Automotive manufacturers the world over are increasingly relying on automation
and standardisation of process workflows to remain competitive in the global
The Ford plant at Niehl near Cologne uses an innovative and fully
automated robotic solution in two workstations on the production line. The
robot is being used to screw the airbag module in the passenger compartment as
well as the locking clip striker for the tailgate. RESA Systems, an automation
specialist from Saarwellingen, Germany, was appointed as the main contractor
for the project with SICK supplying the sensor and camera technology to process
all relevant information.
The application involves an industrial robot screwing the airbag module
into place on the centre console of the car while a second industrial robot
screws the tailgate striker into place. Once the car body has entered the
station, a scanner detects the car body data and sends the information directly
to the controller. The robot for the airbag module picks up the appropriate module
in its gripper and then positions it in the car before screwing it into place.
The five different airbag modules are brought to the robot’s discharge
station on an inbound belt approximately ten metres in length, having had their
position and load checked upstream by the Lector62x image-based code reader. A
VSPM-6 Inspector 2D vision sensor from SICK detects the exact position of the threaded
bolt for the airbag module. A nut infeed system with singulation supplies the nuts
for screwing the airbag into place.
The second robot (in the robot cell) screws the tailgate striker into
place with a template used to position the striker beforehand. The VSPM-6
Inspector is once again used to detect the exact position of the screws for the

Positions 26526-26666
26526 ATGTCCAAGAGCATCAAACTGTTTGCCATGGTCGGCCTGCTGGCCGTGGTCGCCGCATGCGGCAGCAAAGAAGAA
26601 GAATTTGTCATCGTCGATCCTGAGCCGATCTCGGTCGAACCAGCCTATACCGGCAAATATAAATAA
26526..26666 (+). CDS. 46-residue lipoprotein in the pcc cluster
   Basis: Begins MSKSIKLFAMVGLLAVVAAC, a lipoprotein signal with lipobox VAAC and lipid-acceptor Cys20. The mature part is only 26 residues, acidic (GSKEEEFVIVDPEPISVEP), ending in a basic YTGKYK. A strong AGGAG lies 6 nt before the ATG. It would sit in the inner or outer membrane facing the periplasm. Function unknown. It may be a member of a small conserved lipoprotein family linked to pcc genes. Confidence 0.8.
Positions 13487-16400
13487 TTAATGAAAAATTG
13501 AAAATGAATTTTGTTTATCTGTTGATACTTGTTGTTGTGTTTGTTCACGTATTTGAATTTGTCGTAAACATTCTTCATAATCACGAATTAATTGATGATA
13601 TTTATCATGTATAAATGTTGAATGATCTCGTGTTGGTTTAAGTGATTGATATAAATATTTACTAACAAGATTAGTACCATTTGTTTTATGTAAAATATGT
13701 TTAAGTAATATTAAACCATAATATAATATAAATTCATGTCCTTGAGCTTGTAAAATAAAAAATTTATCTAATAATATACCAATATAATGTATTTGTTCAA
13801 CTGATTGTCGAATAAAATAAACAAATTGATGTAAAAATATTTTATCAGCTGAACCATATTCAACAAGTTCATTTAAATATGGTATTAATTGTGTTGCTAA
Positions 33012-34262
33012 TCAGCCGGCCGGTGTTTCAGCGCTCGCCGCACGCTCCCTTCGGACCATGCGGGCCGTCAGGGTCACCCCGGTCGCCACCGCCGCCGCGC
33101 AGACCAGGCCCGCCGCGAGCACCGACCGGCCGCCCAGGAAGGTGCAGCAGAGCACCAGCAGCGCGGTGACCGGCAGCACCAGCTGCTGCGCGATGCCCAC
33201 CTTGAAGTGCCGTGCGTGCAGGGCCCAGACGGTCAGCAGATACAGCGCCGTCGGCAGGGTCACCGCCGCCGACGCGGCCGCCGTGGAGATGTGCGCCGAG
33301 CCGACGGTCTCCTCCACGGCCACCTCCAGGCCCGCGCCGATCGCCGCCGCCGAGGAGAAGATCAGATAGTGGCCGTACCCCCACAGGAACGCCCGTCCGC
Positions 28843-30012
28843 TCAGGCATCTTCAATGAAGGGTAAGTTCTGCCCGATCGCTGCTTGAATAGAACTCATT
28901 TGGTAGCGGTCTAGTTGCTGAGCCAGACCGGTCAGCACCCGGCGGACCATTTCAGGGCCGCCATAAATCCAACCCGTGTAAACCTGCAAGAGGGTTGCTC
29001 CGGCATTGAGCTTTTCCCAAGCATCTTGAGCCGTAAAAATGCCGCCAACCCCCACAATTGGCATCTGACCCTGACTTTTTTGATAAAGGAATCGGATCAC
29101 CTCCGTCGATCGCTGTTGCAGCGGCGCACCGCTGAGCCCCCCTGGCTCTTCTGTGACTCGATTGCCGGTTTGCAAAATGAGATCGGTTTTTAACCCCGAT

As the intelligent image processing solution in the sensor package, the
VSPM-6 Inspector checks and measures objects even in high-speed production processes.
Its powerful object finder supplies accurate data regardless of the position, size,
and angle of rotation.
The Lector62x image-based code reader by SICK is being used by Ford for the
first time in final assembly at its plant in Cologne. Tailored specifically to
meet industrial requirements, the Lector62x identifies 1D, 2D, and directly
applied codes on moving or stationary objects, even if the quality of the codes
is poor. The camera is linked directly to the plant controller.
According to Klaus P√ºbben, key account manager at SICK, a single
software solution is able to process all read types, and is also one of the factors
enhancing the company’s ability to position itself on the market as a full-service
P√ºbben explains that SICK is always able to provide a solution to meet individual
requirements from 1D and 2D codes to 2D vision and RFID among others. SICK has
developed its own user interface SOPAS (SICK Open Portal for Application and
Systems Engineering Tool) to serve as a configuration tool. He adds that SICK’s
holistic approach, which enables the company to offer their customers the right
all-encompassing solution for their specific requirements, is also increasingly
in demand on the market.